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European Commission - Statement

"Tobacco consumption still a threat to our societies": Statement by Commissioner Andriukaitis on World No Tobacco Day

Brussels, 30 May 2018

Tobacco use remains the single biggest cause of chronic disease and avoidable death in the EU. Statistics on deaths in the EU from lung cancer, the cancer most associated with smoking, show that in 2015, there were 273 400 deaths from lung cancer alone, 273 400 too many. Somebody lost their child, parent, brother, sister or a friend. Lung cancer accounts for a fifth of all cancer-related deaths. On top of this, tobacco is also a major risk factor in many other forms of cancer, as well as other major diseases such as cardiovascular disease.

I am very concerned by the fact that the EU smoking rate has remained stagnant at 26% since 2014. Even more worrying is that amongst people aged 15 to 24, the rate has increased from 25% in 2014 to 29% in 2017. Having been personally affected by the loss of loved ones to the terrors of tobacco, I am deeply upset by the statistics of young people smoking. We need to reverse this trend. One of the key aims of the new Tobacco Products Directive, which became fully applicable in the EU two years ago, is to make tobacco products less attractive to young people. However, the growing popularity of new products such as electronic cigarettes among the young generation worries me a lot.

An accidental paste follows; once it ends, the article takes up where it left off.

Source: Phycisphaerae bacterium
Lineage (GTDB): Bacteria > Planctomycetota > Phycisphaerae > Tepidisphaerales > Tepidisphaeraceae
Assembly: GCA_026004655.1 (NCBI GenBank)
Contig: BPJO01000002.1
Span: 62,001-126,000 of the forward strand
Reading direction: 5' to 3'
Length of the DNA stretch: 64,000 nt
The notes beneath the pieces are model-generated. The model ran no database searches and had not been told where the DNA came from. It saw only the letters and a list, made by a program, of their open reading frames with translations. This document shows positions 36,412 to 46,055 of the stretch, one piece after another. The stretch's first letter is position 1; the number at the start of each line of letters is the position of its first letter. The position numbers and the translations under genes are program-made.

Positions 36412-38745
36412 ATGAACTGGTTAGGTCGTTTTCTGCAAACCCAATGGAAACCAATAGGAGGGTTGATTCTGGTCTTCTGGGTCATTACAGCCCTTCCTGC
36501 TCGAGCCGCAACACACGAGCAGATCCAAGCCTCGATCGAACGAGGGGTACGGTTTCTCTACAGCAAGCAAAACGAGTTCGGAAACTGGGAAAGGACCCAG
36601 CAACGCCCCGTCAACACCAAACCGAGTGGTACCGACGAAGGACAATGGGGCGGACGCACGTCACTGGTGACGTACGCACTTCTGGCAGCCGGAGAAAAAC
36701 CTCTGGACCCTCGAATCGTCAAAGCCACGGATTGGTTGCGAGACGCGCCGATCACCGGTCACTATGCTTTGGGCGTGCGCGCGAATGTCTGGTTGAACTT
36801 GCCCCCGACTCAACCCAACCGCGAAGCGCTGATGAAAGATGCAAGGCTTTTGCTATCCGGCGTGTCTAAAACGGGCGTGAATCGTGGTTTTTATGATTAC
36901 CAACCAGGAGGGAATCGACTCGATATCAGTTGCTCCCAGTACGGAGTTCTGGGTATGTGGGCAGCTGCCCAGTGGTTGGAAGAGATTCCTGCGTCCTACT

That being said, we have taken important steps towards better protecting our citizens' health from tobacco consumption, in particular via the implementation of the Tobacco Products Directive (TPD) as well as the Tobacco Advertising Directive. We also reached an important milestone on 6 May this year when the EU track and trace system entered into force, making the EU the first jurisdiction worldwide to have put in place the legal framework to tackle illicit tobacco trade. A ban on menthol cigarettes also comes into effect in May 2020. Moreover, at the end of last year we launched the Joint Action on Tobacco Control, allocating nearly €2 million to help Member States implement the TPD during the next three years. Non-governmental organisations can also play a big role here, which is why in April this year I launched the EU Health Award for NGOs, to highlight the outstanding initiatives of international, European, national and regional NGOs that have significantly contributed to prevent tobacco use within the EU. The deadline for submissions is 15 June 2018, and I will be presenting the Award this November.

As a medical doctor, I have seen first-hand the devastation tobacco use has on health, and how important it is to attack the problem from all angles. We should all step up our efforts to inform, educate and protect our citizens from the harmful effects of tobacco.

Follow us on Twitter:@V_Andriukaitis @EU_Health  


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